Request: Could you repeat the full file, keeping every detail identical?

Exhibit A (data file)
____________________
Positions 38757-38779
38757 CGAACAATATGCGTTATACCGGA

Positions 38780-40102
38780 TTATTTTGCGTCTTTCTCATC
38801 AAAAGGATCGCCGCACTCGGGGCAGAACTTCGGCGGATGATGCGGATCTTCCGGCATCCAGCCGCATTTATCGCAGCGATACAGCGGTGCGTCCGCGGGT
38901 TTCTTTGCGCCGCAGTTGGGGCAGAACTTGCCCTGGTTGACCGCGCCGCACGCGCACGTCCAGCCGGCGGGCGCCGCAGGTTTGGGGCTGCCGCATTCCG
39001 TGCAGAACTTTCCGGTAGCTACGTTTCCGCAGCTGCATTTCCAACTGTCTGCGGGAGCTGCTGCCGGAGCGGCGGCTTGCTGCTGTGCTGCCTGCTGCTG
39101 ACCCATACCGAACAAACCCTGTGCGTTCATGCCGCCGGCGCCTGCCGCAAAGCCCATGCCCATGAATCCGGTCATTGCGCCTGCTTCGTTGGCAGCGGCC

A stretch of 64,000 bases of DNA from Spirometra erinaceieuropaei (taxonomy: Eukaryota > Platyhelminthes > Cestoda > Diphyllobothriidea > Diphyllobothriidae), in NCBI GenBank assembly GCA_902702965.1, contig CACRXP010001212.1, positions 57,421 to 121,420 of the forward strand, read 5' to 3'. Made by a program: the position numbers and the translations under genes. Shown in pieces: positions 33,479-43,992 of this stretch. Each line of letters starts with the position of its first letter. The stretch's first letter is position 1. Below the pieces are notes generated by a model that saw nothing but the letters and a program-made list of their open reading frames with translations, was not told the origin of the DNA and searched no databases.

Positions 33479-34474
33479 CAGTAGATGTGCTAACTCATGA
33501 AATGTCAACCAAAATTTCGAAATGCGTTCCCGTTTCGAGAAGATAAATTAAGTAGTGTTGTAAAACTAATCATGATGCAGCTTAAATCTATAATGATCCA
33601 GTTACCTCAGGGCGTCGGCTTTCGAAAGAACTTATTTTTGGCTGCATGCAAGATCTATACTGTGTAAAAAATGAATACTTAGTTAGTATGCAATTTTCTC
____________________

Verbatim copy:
Positions 38757-38779
38757 CGAACAATATGCGTTATACCGGA

Positions 38780-40102
38780 TTATTTTGCGTCTTTCTCATC
38801 AAAAGGATCGCCGCACTCGGGGCAGAACTTCGGCGGATGATGCGGATCTTCCGGCATCCAGCCGCATTTATCGCAGCGATACAGCGGTGCGTCCGCGGGT
38901 TTCTTTGCGCCGCAGTTGGGGCAGAACTTGCCCTGGTTGACCGCGCCGCACGCGCACGTCCAGCCGGCGGGCGCCGCAGGTTTGGGGCTGCCGCATTCCG
39001 TGCAGAACTTTCCGGTAGCTACGTTTCCGCAGCTGCATTTCCAACTGTCTGCGGGAGCTGCTGCCGGAGCGGCGGCTTGCTGCTGTGCTGCCTGCTGCTG
39101 ACCCATACCGAACAAACCCTGTGCGTTCATGCCGCCGGCGCCTGCCGCAAAGCCCATGCCCATGAATCCGGTCATTGCGCCTGCTTCGTTGGCAGCGGCC

A stretch of 64,000 bases of DNA from Spirometra erinaceieuropaei (taxonomy: Eukaryota > Platyhelminthes > Cestoda > Diphyllobothriidea > Diphyllobothriidae), in NCBI GenBank assembly GCA_902702965.1, contig CACRXP010001212.1, positions 57,421 to 121,420 of the forward strand, read 5' to 3'. Made by a program: the position numbers and the translations under genes. Shown in pieces: positions 33,479-43,992 of this stretch. Each line of letters starts with the position of its first letter. The stretch's first letter is position 1. Below the pieces are notes generated by a model that saw nothing but the letters and a program-made list of their open reading frames with translations, was not told the origin of the DNA and searched no databases.

Positions 33479-34474
33479 CAGTAGATGTGCTAACTCATGA
33501 AATGTCAACCAAAATTTCGAAATGCGTTCCCGTTTCGAGAAGATAAATTAAGTAGTGTTGTAAAACTAATCATGATGCAGCTTAAATCTATAATGATCCA
33601 GTTACCTCAGGGCGTCGGCTTTCGAAAGAACTTATTTTTGGCTGCATGCAAGATCTATACTGTGTAAAAAATGAATACTTAGTTAGTATGCAATTTTCTC